EECS 59804: Probabilistic Graphical Models in Vision and Beyond
Course Description
Probabilistic graphical models have emerged as a powerful formalism
for leveraging principled probability theory and discrete structured
data representations to model largescale problems involving hundreds
or even thousands of interrelated variables. The course will cover
probabilistic graphical models in detail starting from the basics and
pushing through contemporary results. Foundations of graphical
modeling will begin the lectures followed by a thorough discussion of
causal (Bayesian) and acausal (Markov) graphical models. Thereotical
bases of these two paradigms will be covered (e.g., Gibbs
distributions, HammersleyClifford theorem). Learning and inference
methods (exact, approximate, discrete and stochastic methods) will be
discussed in detail. Practical considerations for all three course
components (representation, learning and inference) will be covered
both through course discussion and assignments.
There will be an emphasis on driving problem formulations from computer vision
since it provides ample problems wellsuited for probabilistic graphical models
but our coverage will be broad and include robotics, natural language
processing, computation finance and other areas.
No prior course in computer
vision or other application area is needed (although it will help in familiarity
with some terminology).
Information Flow
This
courses uses CTools, Piazza and the instructor's website.
 CTools will be used for some minor things such as distributing
protected material, accessing grades.
CTools Link is
https://ctools.umich.edu/portal/site/b9118a406399473a93216a89e6a131b9
 This website will hold the schedule.
 Piazza
is used for announcements, news and discussions. The
piazza course website is
http://piazza.com/umich/winter2015/eecs59804/home
(this
link is also in the CTools site). Students should ensure they are enrolled in
the course. Nearly all questions you have about the course, both logistical and
technical should be posted to piazza (after you have already checked piazza to
ensure the same question has not already been answered). Only in the event of a
concern of privacy, should you directly email the instructor.
Materials Needed
The textbook for the course is Koller and Friedman, Probabilistic
Graphical Models: Principles and Techniques, MIT Press 2009. http://pgm.stanford.edu
The software library for the course is OpenGM:
http://hci.iwr.uniheidelberg.de/opengm2/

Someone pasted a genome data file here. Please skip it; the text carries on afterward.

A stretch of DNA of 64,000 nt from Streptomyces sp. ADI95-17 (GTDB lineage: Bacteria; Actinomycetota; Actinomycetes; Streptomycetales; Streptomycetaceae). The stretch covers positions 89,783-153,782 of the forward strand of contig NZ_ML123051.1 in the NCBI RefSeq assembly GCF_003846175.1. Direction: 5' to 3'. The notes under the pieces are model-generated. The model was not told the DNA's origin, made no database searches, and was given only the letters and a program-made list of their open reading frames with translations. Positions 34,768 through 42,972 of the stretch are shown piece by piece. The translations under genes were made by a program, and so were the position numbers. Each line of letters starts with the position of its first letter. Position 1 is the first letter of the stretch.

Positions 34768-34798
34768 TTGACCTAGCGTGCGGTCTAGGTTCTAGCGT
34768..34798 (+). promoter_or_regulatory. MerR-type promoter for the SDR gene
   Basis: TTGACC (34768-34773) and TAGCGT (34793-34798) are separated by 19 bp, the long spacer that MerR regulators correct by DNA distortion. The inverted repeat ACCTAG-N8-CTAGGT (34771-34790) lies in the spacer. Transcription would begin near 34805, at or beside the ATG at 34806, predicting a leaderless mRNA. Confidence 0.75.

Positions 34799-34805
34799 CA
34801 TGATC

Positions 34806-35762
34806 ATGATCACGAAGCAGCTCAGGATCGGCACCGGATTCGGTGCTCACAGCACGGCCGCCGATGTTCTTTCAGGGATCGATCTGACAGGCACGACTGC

Schedule
Will be updated throughout the term as needed. The term is split
into topicweeks with the instructor lecturing on the Wednesday
meeting and studentteams lecturing on the subsequent Monday.
Row color denotes topic area:
Fundamentals
Representation
Inference
Learning
Week  Day  Topic  Reading  Miscellaneous 
1  W 1/7 
Introduction 
1,2  
1  M 1/12 
Foundations: Probability and Graph Theory 
2 

2  W 1/14 
Foundations: Practice and Programming 
OpenGM Manual


2  M 1/19 
No Class MLK 

3  W 1/21 
Representation: Bayesian Networks 
2,3,5 

3  M 1/26 
Students: raywang, madantrg, sabean, zmykevin 


3  W 1/28 
Representation: Bayesian Networks 
2,3,5 

3  M 2/2 
No Class (@NSF Panel) 

4  W 2/4 
Representation: Markov Networks 
4,8 
Project Team/Proposal Due 
4  M 2/9 
Student: 

Homework 1 Due 
5  W 2/11 
Representation: Markov Networks 
4,6,8 

5  M 2/16 
Student: 


6  W 2/18 
Inference: Variable Elimination 
9 

6  M 2/23 
Student: 


7  W 2/25 
Inference: Belief Propagation 
10 
Project State Update 1 Due 
7  M 3/2 
No Class Winter Break 

9  W 3/4 
No Class Winter Break 

9  M 3/9 
Student: 


10  W 3/11 
Inference: Sampling 
12 

10  M 3/16 
Student: 


11  W 3/18 
Inference: MAP Estimation 
13 

11  M 3/23 
Student: 


12  W 3/25 
Learning: MLE in Bayesian Networks 
16, 17 
Project Status Update 2 Due 
12  M 3/30 
Student: 


13  W 4/1 
Learning: MLE in Markov Networks 
20 

13  M 4/6 
Student: 


14  W 4/8 
Learning: Structure 
18 

14  M 4/13 
Student: 


15  W 4/15 
Learning: Missing Data 
19 
Final Project Paper Due 
15  M 4/20 
Poster / Demo Day 

Grading
 Homeworks (25%) There will be two analytical homework assignments given
in the first half of the semester. They will be mathematical problems to test
whether students are understanding the foundational topics. These assignments
will be done independently by each student.
 InClass Presentation (25%) Each student will give onetothree
inclass presentations in class. The presentation topic will be specified by
the instructor and vary from lecturing on a particular model or algorithm,
discussing a particular implementation of a model or algorithm, or presenting a
paper that applies ideas in probabilistic graphical models to various domains.
Depending on the size of the course, these inclass presentations may be in
small groups.
 Project (50%) Small groups of students will select, formulate and
implement a project involving probabilistic graphical models in a
realworld situation, such as image understanding, robot navigation,
stockmarket behavior, acoustic speech recognition, etc. Topics will be
selected and proposed by the group and then approved / rejectedforrevisions by
the instructor. Fullscale project developments will be made through the term
culminating in a conferencelength paper and a public poster/demo session at the
end of the term. In past semesters, such projects have gone on to be published
at firsttier conference and journal venues.
 No exams will be given in the course.